Historic Gastronomy with Sarah Lohman

There was a delightful article in the New Yorker about Sarah Lohman that was forwarded to me by my friend ‘dicea. I love what she has to say about what she does, ““I’m not a reënactor, I’m not a trained historian, and I’m not a trained cook,” Lohman said. “I see it as an elaborate form of performance art.”

Performance art – it is so damn near what re-creationists end up doing that it kind of stings to admit the truth of that statement. Her focus is on the cuisine of America from the Colonial Era through the 1950’s, which I find very interesting, especially when viewed alongside Peter G. Rose’s work following Dutch Cuisine to the States during the 17th and 18th centuries.

I also appreciate her honesty about our relationship with food. In a recent entry in her blog (Four Pounds Flour), a lecture that she is giving on our relationship with preservatives is given and it’s explicitly stated that we tend to be okay with some preservatives and not okay with others and talking about why is important.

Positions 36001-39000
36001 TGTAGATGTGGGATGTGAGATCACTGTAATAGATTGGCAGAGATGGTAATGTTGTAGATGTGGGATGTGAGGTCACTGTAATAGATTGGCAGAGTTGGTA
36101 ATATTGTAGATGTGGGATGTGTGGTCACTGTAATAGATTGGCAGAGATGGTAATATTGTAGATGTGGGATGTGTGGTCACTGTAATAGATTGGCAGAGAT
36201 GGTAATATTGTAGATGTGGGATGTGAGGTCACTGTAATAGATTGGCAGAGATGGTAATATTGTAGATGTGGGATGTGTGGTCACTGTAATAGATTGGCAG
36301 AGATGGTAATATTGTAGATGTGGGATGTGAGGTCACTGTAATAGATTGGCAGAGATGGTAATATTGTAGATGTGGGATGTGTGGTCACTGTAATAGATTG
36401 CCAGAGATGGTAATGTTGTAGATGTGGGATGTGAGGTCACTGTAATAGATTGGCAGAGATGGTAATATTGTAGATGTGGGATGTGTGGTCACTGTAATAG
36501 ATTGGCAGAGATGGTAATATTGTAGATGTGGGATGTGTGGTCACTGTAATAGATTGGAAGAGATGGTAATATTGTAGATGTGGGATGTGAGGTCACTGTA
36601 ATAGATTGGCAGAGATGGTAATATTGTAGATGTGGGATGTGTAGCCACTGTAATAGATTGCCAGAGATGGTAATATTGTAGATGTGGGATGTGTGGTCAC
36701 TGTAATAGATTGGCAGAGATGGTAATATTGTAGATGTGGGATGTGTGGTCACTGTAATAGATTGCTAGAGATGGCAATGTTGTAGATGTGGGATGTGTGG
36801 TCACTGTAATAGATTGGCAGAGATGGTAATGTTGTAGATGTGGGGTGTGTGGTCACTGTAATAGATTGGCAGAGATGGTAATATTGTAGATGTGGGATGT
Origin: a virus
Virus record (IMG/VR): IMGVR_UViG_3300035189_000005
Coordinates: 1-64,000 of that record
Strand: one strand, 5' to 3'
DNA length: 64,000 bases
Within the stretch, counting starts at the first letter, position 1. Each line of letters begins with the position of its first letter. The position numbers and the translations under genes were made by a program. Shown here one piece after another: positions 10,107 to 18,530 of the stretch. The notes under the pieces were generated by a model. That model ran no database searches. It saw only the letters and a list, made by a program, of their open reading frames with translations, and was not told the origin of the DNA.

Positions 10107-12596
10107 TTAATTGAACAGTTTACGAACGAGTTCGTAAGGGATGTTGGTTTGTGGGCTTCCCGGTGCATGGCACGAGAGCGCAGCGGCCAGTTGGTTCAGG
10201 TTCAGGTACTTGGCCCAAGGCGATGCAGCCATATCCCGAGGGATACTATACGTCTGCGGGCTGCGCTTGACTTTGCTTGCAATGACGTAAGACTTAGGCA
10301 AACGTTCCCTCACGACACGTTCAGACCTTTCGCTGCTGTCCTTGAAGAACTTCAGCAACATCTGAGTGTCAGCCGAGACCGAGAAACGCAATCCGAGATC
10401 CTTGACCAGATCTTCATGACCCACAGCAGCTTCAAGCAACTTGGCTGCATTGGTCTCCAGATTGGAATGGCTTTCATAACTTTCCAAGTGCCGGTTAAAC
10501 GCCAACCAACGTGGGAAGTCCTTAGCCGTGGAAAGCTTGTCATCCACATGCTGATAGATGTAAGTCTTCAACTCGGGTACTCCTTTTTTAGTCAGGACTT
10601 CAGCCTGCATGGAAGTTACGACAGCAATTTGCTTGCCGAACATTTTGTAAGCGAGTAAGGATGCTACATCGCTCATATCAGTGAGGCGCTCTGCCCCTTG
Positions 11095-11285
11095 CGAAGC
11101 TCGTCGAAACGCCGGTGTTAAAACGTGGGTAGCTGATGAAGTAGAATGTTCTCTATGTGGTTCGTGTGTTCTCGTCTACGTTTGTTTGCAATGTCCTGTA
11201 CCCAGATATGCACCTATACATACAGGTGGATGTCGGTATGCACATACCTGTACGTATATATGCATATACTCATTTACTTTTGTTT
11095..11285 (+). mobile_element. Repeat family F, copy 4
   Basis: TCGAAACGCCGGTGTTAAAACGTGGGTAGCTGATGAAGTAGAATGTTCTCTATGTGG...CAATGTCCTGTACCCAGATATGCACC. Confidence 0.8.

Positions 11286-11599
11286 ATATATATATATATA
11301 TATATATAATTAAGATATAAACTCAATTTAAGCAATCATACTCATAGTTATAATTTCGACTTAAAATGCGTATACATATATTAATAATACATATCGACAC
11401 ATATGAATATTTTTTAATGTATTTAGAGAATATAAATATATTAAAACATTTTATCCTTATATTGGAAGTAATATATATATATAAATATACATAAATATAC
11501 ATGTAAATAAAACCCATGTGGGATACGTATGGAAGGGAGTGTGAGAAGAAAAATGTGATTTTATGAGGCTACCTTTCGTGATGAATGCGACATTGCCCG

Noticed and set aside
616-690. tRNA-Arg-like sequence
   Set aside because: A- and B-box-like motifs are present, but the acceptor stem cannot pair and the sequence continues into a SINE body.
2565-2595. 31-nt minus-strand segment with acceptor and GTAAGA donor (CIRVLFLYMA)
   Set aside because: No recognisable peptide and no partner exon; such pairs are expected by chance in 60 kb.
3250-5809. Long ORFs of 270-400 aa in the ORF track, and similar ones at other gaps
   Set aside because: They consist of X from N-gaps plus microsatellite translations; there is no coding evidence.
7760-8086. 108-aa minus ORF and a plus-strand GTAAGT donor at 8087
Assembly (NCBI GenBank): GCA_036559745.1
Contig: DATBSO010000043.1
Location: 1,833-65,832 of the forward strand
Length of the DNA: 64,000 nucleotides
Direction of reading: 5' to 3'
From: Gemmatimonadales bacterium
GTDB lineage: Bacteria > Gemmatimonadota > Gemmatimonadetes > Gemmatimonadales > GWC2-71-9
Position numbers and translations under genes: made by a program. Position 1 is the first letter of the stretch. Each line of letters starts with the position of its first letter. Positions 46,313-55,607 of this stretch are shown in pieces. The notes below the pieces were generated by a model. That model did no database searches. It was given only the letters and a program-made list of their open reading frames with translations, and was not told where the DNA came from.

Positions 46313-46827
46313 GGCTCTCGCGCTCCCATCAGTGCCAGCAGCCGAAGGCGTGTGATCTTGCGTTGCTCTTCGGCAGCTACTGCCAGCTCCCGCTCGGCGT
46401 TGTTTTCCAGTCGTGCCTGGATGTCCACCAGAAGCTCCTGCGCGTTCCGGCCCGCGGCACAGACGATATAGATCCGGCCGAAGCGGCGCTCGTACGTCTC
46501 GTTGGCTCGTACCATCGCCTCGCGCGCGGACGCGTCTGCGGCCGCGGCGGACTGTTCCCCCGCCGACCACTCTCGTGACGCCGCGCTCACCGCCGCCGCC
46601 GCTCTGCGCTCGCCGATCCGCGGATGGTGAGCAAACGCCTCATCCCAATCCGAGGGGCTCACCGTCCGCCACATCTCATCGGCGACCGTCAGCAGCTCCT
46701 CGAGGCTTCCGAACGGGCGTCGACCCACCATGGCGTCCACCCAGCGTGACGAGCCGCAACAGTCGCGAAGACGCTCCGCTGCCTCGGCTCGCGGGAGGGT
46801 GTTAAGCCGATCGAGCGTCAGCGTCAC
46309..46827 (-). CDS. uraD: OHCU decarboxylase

There are some articles that would be very appropriate for those of us who focus on an earlier time during history, such as her experiment with the reed/twig whisk, her day drinking like a Colonial American, and an experiment making seven hour eggs based on information from Sephardic cooking and Harold McGee that may have origins during the middle ages or before.

I recommend her blog for anyone interested in historic cooking.

Four Pounds Flour

Liked it? Take a second to support Jenn on Patreon!

About Jenn

Jennifer writes about Food History and other food-related topics on her personal blog when she is not working full time, spending time with her family, or being a full-time student.
This entry was posted in Articles, Food History and tagged , . Bookmark the permalink.